• Abstract: The COVID-19 pandemic is accelerating global trends in digital surveillance. Public health imperatives, combined with opportunism by autocratic regimes and authoritarian-leaning leaders, are expanding personal data collection and surveillance. This tendency toward increased surveillance is taking shape differently in repressive regimes, open societies, and the nation-states in between. China, run by the Chinese Communist Party (CCP), is leading the world in using technology to enforce social control, monitor populations, and influence behavior. Part of maximizing this control depends on data aggregation and a growing capacity to link the digital and physical world in real time, where online offenses result in brisk repercussions. Further, China is increasing investments in surveillance technology and attempting to influence the patterns of technology’s global use through the export of authoritarian norms, values, and governance practices. For example, China champions its own technology standards to the rest of the world, while simultaneously peddling legislative models abroad that facilitate access to personal data by the state. Today, the COVID-19 pandemic offers China and other authoritarian nations the opportunity to test and expand their existing surveillance powers internally, as well as make these more extensive measures permanent. Global swing states are already exhibiting troubling trends in their use of digital surveillance, including establishing centralized, government-held databases and trading surveillance practices with authoritarian regimes. Amid the pandemic, swing states like India seem to be taking cues from autocratic regimes by mandating the download of government-enabled contact-tracing applications. Yet, for now, these swing states appear responsive to their citizenry and sensitive to public agitation over privacy concerns. Open societies and democracies can demonstrate global surveillance trends similar to authoritarian regimes and swing states, including the expansion of digital surveillance in the name of public safety and growing private sector capabilities to collect and analyze data on individuals. Yet these trends toward greater surveillance still occur within the context of pluralistic, open societies that feature ongoing debates about the limits of surveillance. However, the pandemic stands to shift the debate in these countries from skepticism over personal data collection to wider acceptance. Thus far, the spectrum of responses to public surveillance reflects the diversity of democracies’ citizenry and processes.
  • Topic: Science and Technology, Authoritarianism, Surveillance, COVID-19
  • Political Geography: China, Asia, United States of America
  • Author: Martijn Rasser, Ainikki Riikonen
  • Publication Date: 07-2020
  • Content Type: Special Report
  • Institution: Center for a New American Security
  • Abstract: Communication networks are the central nervous system of the 21st century economy. The fifth generation of wireless—5G—will be essential to and inseparable from all we do. In many ways, we are already there. What for most was an abstract concept became all too real during the COVID-19 crisis. The coronavirus pandemic has underscored the critical importance of communication networks: They are integral to our daily lives and our ability to function economically and as a society. Shutdowns of offices, schools, and stores have meant turning to apps to work, learn, and buy. Frontline medical workers and vaccine researchers have consulted colleagues via teleconference to get the latest insight and advice on combating the virus. Being connected means resilience, coping, surviving. Getting 5G right is all the more urgent. Next-generation 5G networks will enable telemedicine, self-driving cars, and a proliferation of Internet of Things devices to fuel the future digital economy. Secure, reliable 5G networks will be essential elements of national infrastructure. Policymakers in Australia, Japan, and Vietnam understood this early on and took decisive action to secure their 5G networks. U.S. officials, slower out of the gates, are now the loudest voice on the risks of having equipment from untrusted vendors in 5G networks. The spotlight is brightest on the risks that Huawei poses to national security, including the threat of espionage or disruption. Given the Chinese Communist Party’s ability to exercise control over Huawei, there is justifiable concern over data integrity on networks that deploy Huawei equipment. More serious is the potential to use 5G equipment as a vector to cripple critical infrastructure. Such risk is not only about communications—5G will be the backbone of controls needed for power grids, water supplies, and transportation infrastructure. Despite this, the United States has had only limited success convincing its allies to join it in banning Huawei. The United States has the opportunity to regain momentum by taking a fresh approach to 5G in the aftermath of the pandemic. In addition to the broader appreciation for the criticality of reliable communication networks, Beijing’s coronavirus cover-up and clunky attempts at soft power have hardened public opinion toward China around the world. The economic fallout of the pandemic will likely slow 5G deployments globally, curtailing the urgency with which many operators approached the issue. At the same time, the first commercial projects centered on technological alternatives to the predominant 5G approach are being deployed. This confluence of events presents the United States and like-minded countries an opening to promote an alternative approach that could lead to a paradigm shift in the industry: wireless infrastructure built on a modular architecture with open interfaces. A modular architecture allows an operator to choose multiple vendors for a range of offerings, rather than being locked in with a single large integrated vendor. Open interfaces—the ability of equipment from any vendor to work with that of another—make that possible. Such a shift means upending the industry status quo that is dominated by four telecommunications equipment providers: China’s Huawei, Finland’s Nokia, Sweden’s Ericsson, and South Korea’s Samsung. Whereas other proposed responses to the Huawei dilemma and the problematic current state of competition in the telecommunications industry fiddle at the margins, switching to an industry centered on open interfaces would change the game altogether. A restructured industry based on open interfaces would directly address the prevailing concerns over untrusted vendors such as Huawei and the broader inefficiencies of the industry. There are distinct advantages to be gained in security and interoperability, supply chain resiliency, probable cost savings, and the opportunity to stimulate much-needed competition in the sector. Taken together, these advantages do much to blunt Beijing’s industrial policies that have enabled Huawei’s predatory anti-competitive practices.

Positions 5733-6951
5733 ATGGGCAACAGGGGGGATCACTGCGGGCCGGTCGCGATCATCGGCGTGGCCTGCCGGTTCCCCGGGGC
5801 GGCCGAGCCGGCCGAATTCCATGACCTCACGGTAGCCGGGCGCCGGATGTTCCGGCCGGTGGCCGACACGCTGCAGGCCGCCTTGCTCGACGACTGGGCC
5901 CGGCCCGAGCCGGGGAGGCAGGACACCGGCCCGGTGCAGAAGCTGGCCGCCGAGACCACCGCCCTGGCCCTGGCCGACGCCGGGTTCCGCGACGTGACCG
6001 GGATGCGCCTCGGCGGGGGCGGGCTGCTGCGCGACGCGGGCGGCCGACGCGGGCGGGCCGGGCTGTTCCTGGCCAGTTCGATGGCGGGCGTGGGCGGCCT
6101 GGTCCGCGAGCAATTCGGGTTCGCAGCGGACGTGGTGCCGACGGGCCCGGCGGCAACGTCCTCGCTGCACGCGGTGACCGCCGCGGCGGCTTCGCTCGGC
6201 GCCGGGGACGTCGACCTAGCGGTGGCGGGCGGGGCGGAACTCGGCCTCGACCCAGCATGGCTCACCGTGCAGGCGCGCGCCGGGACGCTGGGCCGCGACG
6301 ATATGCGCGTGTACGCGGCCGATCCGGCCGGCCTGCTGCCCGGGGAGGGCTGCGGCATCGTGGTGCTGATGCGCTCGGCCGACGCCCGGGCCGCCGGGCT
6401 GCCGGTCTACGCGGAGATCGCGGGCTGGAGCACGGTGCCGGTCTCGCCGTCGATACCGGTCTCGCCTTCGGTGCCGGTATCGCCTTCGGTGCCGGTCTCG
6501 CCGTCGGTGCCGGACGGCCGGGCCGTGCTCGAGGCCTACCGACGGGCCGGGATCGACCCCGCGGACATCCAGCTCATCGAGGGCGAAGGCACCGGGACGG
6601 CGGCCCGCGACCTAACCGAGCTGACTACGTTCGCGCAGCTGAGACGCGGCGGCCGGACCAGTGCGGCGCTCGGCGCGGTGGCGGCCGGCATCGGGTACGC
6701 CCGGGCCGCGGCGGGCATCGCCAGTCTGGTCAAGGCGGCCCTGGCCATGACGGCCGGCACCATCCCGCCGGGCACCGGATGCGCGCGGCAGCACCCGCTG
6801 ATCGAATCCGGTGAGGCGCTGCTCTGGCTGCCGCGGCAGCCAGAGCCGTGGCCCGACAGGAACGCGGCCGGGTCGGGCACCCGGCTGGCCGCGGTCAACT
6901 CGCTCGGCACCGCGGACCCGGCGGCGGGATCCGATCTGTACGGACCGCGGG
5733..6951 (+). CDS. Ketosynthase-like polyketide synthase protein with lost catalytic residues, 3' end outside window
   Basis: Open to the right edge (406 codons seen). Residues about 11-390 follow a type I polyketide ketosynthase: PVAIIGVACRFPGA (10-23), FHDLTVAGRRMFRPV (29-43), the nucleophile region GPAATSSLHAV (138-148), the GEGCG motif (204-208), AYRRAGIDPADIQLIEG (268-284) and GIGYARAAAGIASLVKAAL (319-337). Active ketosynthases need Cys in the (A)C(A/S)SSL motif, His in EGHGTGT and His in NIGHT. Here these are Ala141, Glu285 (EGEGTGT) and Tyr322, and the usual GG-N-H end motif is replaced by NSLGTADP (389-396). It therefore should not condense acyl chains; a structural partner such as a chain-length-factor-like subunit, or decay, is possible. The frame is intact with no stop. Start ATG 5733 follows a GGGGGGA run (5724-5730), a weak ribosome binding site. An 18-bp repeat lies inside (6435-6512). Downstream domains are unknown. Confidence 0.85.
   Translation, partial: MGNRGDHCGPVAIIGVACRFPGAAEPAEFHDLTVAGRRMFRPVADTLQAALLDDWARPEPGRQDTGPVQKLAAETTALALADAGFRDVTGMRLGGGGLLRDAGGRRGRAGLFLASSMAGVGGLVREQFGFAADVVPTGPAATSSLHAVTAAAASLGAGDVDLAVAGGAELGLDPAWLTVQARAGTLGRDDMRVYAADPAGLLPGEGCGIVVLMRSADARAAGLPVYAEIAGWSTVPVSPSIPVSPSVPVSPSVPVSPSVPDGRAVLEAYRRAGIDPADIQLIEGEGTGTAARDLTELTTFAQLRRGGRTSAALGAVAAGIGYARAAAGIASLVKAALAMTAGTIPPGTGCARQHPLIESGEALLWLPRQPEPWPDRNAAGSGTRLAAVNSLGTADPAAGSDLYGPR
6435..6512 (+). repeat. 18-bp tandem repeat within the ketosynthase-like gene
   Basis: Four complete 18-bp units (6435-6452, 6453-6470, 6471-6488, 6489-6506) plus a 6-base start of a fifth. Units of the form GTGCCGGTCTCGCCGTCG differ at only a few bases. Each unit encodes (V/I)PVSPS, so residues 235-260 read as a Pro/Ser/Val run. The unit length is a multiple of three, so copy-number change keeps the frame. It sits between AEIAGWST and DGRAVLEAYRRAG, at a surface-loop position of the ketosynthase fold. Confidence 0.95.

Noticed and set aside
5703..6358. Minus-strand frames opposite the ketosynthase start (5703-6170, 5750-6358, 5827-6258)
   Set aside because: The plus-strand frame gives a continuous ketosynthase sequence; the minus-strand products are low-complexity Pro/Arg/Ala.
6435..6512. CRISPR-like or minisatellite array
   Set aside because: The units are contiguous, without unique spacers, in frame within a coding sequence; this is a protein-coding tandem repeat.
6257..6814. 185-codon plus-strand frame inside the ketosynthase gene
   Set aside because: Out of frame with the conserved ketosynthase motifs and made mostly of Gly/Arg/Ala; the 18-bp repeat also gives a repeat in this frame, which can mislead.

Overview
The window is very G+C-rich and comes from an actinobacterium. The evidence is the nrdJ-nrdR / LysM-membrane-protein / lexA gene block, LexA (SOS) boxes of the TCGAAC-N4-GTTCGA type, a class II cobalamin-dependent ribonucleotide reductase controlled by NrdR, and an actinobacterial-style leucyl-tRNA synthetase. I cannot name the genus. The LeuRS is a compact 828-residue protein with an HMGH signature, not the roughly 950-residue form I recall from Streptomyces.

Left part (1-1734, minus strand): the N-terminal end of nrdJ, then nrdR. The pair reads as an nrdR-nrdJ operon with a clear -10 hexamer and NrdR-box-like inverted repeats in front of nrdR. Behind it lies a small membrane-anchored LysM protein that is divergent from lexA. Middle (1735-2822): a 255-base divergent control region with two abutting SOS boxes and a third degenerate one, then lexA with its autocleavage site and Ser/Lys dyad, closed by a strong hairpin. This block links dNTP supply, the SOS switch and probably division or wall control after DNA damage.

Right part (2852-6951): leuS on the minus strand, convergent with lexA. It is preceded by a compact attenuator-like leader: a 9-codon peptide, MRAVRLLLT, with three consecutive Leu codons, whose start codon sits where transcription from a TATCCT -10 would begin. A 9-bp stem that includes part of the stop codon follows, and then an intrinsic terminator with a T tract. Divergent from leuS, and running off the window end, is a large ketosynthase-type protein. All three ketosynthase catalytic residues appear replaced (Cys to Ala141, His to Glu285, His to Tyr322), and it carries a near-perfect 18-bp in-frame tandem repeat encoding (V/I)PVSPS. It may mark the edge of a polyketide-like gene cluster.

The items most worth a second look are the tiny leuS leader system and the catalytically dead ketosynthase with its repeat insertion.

• Topic: National Security, Science and Technology, Communications, COVID-19, 5G
  • Political Geography: China, Asia, North America, United States of America